Amid the struggles of rural America, a lifelong farmer sees signs of renewal.
Posted in , Apr 27, 2021
I’d practiced my talk for weeks. Agonized over my words. What stories from my life as a farmer in central North Dakota were most likely to inspire hope in an audience of farmers just starting out? Was there any hope for them? Their young faces looked so eager, so hopeful.
It takes a lot of courage to embark on life as a family farmer these days. Success is far from guaranteed, no matter where you live. Land is expensive. Banks are reluctant to lend to new farmers. The farm economy favors large growers.
That’s why I agreed to address this audience convened by a North Dakota nonprofit organization called the Foundation for Agricultural and Rural Resources Management and Sustainability (FARRMS). The foundation supports sustainable agriculture and strengthens local food systems through farmer education, peer support and microlending.
I’m almost 70 years old. I’ve been a farmer all my life. I’m not a natural public speaker. I’m most comfortable on my 468-acre cattle ranch. Most of my days are a quiet routine of farming and prayer. Often I talk to God more than I talk to other people.
I’m a widow. My beloved husband, John, my partner in life and farming, died of cancer nearly a decade ago. Since then, I’ve kept the farm going by myself. The organizer of the speaking event insisted I had lots to offer an audience of young people.
“Tell them how you and your husband got established and improved the soil,” she said. “Encourage them.”
What encouragement could I offer? The world had been very different when John and I started farming. What could I say to these fledgling farmers that would really make a difference?
A voice sounded in my head. Hope, Raylene. Tell them your story. Share your hope.
Was my story hopeful? Would it be relevant to these young people? The talk I’d prepared was based mostly on my own experience as a farmer. I had to trust that was enough.
I took a deep breath and began, trying to sound more confident than I actually felt. “My husband, John, and I started farming 30 years ago,” I said. “We floundered at first. We could barely afford equipment, and not many lenders would lend money to untested beginners. Our first decade, we almost went belly-up. Some days I didn’t even have money to buy a can of soup or a stamp to mail a letter.”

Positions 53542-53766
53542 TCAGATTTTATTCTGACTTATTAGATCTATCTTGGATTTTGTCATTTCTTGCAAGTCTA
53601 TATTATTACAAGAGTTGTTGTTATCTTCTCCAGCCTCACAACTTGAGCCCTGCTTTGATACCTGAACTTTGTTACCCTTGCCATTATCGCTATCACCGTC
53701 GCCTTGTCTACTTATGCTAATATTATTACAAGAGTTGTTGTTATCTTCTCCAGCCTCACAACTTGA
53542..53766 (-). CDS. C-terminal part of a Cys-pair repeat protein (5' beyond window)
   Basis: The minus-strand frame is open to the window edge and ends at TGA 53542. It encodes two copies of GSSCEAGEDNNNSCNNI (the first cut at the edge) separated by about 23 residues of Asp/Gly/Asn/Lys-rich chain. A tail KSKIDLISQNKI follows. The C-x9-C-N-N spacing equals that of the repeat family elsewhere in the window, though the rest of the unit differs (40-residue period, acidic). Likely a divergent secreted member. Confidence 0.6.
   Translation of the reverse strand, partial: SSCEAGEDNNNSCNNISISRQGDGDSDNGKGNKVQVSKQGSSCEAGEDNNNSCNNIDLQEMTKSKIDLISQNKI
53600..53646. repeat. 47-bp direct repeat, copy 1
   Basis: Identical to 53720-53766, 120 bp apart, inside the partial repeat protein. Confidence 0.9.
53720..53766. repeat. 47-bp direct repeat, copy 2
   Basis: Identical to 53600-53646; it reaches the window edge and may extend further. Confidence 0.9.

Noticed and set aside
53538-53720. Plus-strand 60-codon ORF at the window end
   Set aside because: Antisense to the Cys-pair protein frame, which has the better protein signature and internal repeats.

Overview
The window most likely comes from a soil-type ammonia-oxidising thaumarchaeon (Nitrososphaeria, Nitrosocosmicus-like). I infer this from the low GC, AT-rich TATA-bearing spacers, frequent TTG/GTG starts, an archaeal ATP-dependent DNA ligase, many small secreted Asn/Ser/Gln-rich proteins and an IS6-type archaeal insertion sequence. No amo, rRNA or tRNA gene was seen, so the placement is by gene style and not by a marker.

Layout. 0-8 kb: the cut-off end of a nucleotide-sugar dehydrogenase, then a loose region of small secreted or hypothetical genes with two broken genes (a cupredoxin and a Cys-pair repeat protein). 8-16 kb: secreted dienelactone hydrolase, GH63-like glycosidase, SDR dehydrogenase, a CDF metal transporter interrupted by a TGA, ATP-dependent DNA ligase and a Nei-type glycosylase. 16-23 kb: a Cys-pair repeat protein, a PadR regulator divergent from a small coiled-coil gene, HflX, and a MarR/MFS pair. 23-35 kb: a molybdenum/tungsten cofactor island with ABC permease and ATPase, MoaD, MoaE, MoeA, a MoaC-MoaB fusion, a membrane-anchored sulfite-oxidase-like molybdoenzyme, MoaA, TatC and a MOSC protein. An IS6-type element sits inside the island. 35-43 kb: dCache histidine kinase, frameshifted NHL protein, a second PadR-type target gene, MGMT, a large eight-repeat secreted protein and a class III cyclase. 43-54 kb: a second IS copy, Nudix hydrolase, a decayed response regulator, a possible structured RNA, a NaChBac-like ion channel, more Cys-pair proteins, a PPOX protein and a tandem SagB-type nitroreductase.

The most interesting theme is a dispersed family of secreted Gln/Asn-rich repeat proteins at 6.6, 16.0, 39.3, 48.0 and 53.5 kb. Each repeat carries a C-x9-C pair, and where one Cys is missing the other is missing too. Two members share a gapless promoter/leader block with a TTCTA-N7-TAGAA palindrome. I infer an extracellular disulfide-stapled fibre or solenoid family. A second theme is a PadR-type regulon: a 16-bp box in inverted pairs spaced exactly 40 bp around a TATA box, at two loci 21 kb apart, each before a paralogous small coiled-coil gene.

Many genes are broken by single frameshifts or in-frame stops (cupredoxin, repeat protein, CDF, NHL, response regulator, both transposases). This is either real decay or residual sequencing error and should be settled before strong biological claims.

This was not a church gathering, and I didn’t want to intrude on anyone’s individual faith. So I left unspoken the spiritual part of my story as a beginning farmer. But that didn’t mean God wasn’t my foundation. For John and me, farming had been a calling from God.
Every day, I hiked to the top of a grass-covered hill overlooking the farm. I called it my Prayer Hill. There I poured out my heart to God. My prayer, my dream, never changed: “Make our farm a garden, Lord! Make it a place of healing, peace and prosperity. Your prosperity! Make it the place you want it to be.” And I prayed to be surrounded by other farmers who saw God at work on their farms.
I hoped that silent wellspring of hope would imbue my words as I told the audience my story. Recounting how John and I had built the farm, gradually climbing out of the worst of our money woes and learning to raise a herd of cattle using natural methods, I grew increasingly confident that God had answered my prayers in ways that would help other farmers. Perhaps this widow in her sixties had something to offer these young ones after all.
I continued my story, explaining how John and I kept the farm going by respecting the land and doing our best to make wise use of what we had. John used a team of draft horses to bring feed to the cattle in winter because the horses could plow through snow and we took our commitment to natural farming methods seriously. Instead of growing grain, we planted alfalfa, a perennial forage for cattle that also improves the health of the soil.